Pic: Standing Tyreke Green, Hempstead High School Essay Contest Winner, Rachel Blackburn-The OGA Community Service Award, Councilwoman Dorothy Goosby, Lance Tyler Mason- The Tyree Curry Art Award. Sitting: Phaedra McDowell -The Tyree Curry Education Award Mary Grant – The OGA Senior Award Member, Erica Bess- The Rosa Parks Award, Iris A. Johnson-The Minister Gerard Burett Sr. Memorial Award

November 22, 2013—THE TABLE: ”LIFE IS ON THE MENU”: Hempstead Town Councilwoman Angie M. Cullin (center, back row) greets a wonderful group performers, Catherine Shim “Ethel” (left, back row), Victoria Shim “Blache” (left, up front), and Sierra Shim “Rosie” (right, front) from the original comedy entitled The Table: ”Life is on the Menu”, which was a benefit fundraiser show for St. Francis Church PNCC. Errol Shim was on hand to celebrate and support his wife and children’s great accomplishment. The Table: ”Life is on the Menu” was written by John Blenn with additional material by Rich Corapi, directed by John Blenn, Rich Corapi and Torri DeStefano, and held at St. Francis Hall at 1752 Harton Avenue in East Meadow.

December 28, 2013—AT THE KWANZAA CULTURAL CELEBRATION: Hempstead Town Councilwoman Dorothy L. Goosby (5th left, standing, back row) greets GDA Director and Founder Rochelle Gooding and the members of the Gooding Dance Academy at the recent Kwanzaa Cultural Celebration held at the Nassau County African-American Museum in Hempstead.

10/26/13— An Eagle Scout Court of Honor was held for Maalik Akil Burgess (of Rockville Centre), Hempstead Troop 300, at St. Georges Episcopal Church in Hempstead. Town of Hempstead Councilwoman was pleased to present Maalik with a Certificate of Recognition and congratulated him and his family. Brandon’s Eagle project involved the restoration of a fellowship room for young people at St. George’s Episcopal Church.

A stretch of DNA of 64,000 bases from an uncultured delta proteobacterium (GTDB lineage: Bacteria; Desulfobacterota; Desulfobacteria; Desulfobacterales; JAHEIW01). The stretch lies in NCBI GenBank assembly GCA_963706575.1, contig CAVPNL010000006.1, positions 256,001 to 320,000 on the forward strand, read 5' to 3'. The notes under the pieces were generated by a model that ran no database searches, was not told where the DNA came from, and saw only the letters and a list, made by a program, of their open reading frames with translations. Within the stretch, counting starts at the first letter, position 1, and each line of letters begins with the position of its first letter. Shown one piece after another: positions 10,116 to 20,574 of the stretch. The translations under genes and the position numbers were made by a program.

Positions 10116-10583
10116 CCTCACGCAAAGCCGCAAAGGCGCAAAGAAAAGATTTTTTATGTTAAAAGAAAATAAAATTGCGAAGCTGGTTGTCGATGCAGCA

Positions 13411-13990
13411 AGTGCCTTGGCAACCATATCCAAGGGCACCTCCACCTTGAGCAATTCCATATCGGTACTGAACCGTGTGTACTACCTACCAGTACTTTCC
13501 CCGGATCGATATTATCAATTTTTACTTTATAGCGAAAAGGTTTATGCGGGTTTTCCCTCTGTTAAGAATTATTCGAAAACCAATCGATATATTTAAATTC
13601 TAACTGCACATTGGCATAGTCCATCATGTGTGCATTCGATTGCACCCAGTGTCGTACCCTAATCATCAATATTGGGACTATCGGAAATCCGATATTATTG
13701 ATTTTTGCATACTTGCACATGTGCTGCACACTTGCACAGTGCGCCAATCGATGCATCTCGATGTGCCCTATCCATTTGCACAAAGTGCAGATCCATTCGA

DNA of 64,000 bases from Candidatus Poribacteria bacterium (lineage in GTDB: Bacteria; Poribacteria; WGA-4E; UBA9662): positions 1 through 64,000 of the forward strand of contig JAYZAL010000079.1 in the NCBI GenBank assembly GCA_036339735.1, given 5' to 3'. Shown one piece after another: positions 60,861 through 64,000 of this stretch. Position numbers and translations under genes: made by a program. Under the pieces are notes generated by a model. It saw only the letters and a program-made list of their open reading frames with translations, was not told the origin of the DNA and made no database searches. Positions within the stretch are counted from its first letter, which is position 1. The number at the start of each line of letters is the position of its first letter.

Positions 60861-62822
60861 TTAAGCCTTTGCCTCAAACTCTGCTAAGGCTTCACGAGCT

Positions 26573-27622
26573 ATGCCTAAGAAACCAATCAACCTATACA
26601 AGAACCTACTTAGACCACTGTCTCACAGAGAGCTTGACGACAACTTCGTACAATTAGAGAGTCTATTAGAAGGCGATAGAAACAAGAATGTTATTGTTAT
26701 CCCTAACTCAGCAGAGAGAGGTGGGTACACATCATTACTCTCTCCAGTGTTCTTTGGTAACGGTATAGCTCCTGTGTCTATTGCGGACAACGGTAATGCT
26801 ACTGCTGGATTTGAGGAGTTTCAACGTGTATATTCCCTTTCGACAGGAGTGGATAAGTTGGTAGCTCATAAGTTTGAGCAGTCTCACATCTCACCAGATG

Congratulations To Martine Hackett! Child Care Council of Nassau Adds Uniondale Resident Martine Hackett to Board of Directors Child Care Council of Nassau (Council) has added Martine Hackett as member to its 2013-2014 Board of Directors. Martine Hackett lives in Uniondale and works as an Assistant Professor in the Department of Health Professions at Hofstra University. She earned her Bachelor of Fine Arts in Film and Television from New York University, her Master of Public Health from Hunter College, and her Doctorate in Sociology from CUNY Graduate Center. Professor Hackett is a member of the American Public Health Association and the Nassau County Perinatal Services Network, and has previously served as a Board Member for the New York State Perinatal Association and the Public Health Association of New York City. “[I want] to work with the clients and communities that [Child Care Council of Nassau] serves to address the issues of social justice and health equity,” Hackett says, “And bring my skills in program planning and research to serve families in Nassau County.” She will serve a 3-year term. Child Care Council of Nassau, Inc. is a private, not-for-profit organization that has served the community since 1972. Our vision is for all families to have access to quality child care and early learning that fosters successful growth and development for every child. The Council is located at 925 Hempstead Turnpike, Suite 400, Franklin Square, NY11010-3626, and can be reached at (516) 3589250, fax (516) 358-9287. The Child Care Resource and Referral line is (516) 358-9288. Visit:

February 6-13, 2014

EVENT CALENDAR: Wed., Jan. 29 @ 8 pm Thurs., Jan. 30 @ 8 pm John Fogerty (2 NIGHTS!) Tkts: $64.50, $75, $89.50, $99.50, $129.50 & $149.50 Fri., Jan. 31 @ 8 pm The Fray with Special Guests – American Authors& Great Big World: Presented by WALK 97.5—Tkts: $39.50, $65, $75, $125 & $210 Sat., Feb. 1 @ 8 pm Karmin“Pulses Tour” with Special Guest Bryce Vine:Presented by 106.1 WBLI Tkts: $22.50 & $42.50 Wed., Feb. 5 @ 7 pm Amon Amarth: Deceiver of The Gods Tour with Special Guests – Enslaved &Skeletonwitch Tkts: $20, $25, $30 & $45 Sat., Feb. 8 @ 8 pm The Fab Four – The Ultimate Tribute to The Beatles: 50th Anniversary of the Ed Sullivan Appearance Tkts: $20, $25, $30, $35 & $50 Fri., Feb. 14 @ 7:30 pm Joe DeGuardia’s Star Boxing “Rockin’ Fights 12” – Live on ESPN Tkts: $50, $60, $100, $150 & $200 Sat., Feb. 15 @ 8 pm The Paramount Comedy Series Presents: My Funny Valentine Comedy Showcase Tkts: $15, $20 & $25—On Sale: Fri. 1-31 @ 10 am! Sun., Feb. 16 @ 9 pm Theo Classics - Winter Edition Tkts: $25 & $35 Fri., Feb. 21 @ 7:30 pm Between The Buried & Me with Special Guests – Deafheaven, Intronaut & The Kindred. Tkts: $18, $20 & $38 Sat., Feb. 22 @ 10 pm Infected Mushroom Tkts: $25, $27.50, $30 & $55